Chapter Project Cost Management

Project Cost Management includes the processes involved in estimating, budgeting, and controlling costs so that the project can be completed within the approved budget. Table 7-1 provides an overview of the Project Cost Management processes which include the following:

7.1 Estimate Costs—the process of developing an approximation of the monetary resources needed to complete project activities.

7.2 Determine Budget- -the process of aggregating the estimated costs of individual activities or work packages to establish an authorized cost baseline.

7.3 Control Costs- -the process of monitoring the status of the project to update the project budget and managing changes to the cost baseline.

These processes interact with each other and with processes in the other knowledge areas as well. Each process can involve effort from one or more persons or groups of persons based upon the needs of the project. Each process occurs at least once in every project and occurs in one or more project phases, if the project is divided into phases. Although the processes are presented here as discrete elements with well-defined interfaces, in practice they may overlap and interact in ways not detailed here. Process interactions are discussed in detail in Chapter 3.

On some projects, especially ones of smaller scope, cost estimating and cost budgeting are so tightly linked that they are viewed as a single process that can be performed by a single person over a relatively short period of time. These processes are presented here as distinct processes because the tools and techniques for each are different. The ability to influence cost is greatest at the early stages of the project, making early scope definition critical (Section 5.2).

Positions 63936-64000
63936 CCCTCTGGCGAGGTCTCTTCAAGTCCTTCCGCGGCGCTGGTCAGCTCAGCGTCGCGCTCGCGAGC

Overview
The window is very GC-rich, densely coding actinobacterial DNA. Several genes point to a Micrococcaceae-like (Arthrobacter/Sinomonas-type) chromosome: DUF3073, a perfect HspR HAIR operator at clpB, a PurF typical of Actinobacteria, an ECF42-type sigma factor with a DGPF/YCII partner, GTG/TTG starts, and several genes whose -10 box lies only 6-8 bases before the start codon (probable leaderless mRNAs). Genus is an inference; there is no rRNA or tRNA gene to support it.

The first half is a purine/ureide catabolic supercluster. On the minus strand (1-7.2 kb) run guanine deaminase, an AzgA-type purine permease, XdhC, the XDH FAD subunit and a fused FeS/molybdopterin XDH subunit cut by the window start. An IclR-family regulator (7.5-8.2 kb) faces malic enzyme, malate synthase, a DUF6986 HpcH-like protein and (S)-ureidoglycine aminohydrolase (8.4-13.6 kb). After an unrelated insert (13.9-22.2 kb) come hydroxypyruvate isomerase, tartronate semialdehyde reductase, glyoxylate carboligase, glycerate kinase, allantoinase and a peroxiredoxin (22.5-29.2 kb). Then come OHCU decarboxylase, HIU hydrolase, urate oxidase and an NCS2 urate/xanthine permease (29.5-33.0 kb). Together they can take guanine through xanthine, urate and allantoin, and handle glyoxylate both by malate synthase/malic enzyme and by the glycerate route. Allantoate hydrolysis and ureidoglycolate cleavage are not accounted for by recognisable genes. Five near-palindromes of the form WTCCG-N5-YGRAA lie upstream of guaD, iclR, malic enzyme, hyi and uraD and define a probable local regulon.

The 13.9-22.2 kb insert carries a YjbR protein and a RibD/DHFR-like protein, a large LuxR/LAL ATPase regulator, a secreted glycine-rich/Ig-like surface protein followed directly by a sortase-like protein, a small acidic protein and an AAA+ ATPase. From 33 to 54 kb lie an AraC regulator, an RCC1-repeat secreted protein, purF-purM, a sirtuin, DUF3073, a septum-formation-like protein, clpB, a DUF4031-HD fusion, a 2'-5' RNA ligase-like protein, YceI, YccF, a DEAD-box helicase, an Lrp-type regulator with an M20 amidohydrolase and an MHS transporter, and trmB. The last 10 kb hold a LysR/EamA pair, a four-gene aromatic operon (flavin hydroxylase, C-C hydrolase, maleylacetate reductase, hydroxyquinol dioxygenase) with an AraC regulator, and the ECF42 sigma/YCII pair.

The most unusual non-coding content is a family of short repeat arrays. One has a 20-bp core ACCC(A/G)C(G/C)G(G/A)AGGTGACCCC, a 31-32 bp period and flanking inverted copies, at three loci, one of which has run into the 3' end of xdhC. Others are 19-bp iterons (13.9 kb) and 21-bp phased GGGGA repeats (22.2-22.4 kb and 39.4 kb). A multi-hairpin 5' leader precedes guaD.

The work involved in performing the three processes of Project Cost Management is preceded by a planning effort of the project management team. This planning effort is part of the Develop Project Management Plan process (Section 4.2), which produces a cost management plan that sets out the format and establishes the criteria for planning, structuring, estimating, budgeting, and controlling project costs. The cost management processes and their associated tools and techniques are usually selected during the project life cycle definition (Section 2.1), and are documented in the cost management plan. For example, the cost management plan can establish the following:

• Level of accuracy. Schedule activity cost estimates will adhere to a rounding of the data to a prescribed precision (e.g., $100, $1,000), based on the scope of the activities and magnitude of the project, and may include an amount for contingencies.

• Units of measure. Each unit used in measurements (such as staff hours, staff days, weeks, or lump sum) is defined for each of the resources.

• Organizational procedures links. The work breakdown structure (WBS) (Section 5.3.3.1) provides the framework for the cost management plan, allowing for consistency with the estimates, budgets, and control of costs. The WBS component used for the project cost accounting is called the control account (CA). Each control account is assigned a unique code or account number(s) that links directly to the performing organization's accounting system.

• Control thresholds* Variance thresholds for monitoring cost performance may be specified to indicate an agreed-upon amount of variation to be allowed before some action need be taken. Thresholds are typically expressed as percentage deviations from the baseline plan.

• Rules of performance measurement. Earned value management (EVM) ruics of performance measurement arc set. For example, the cost management plan could:

o Define the WBS and points at which measurement of control accounts will be performed, o Establish the earned value measurement metrics (e.g., weighted milestones, fixed-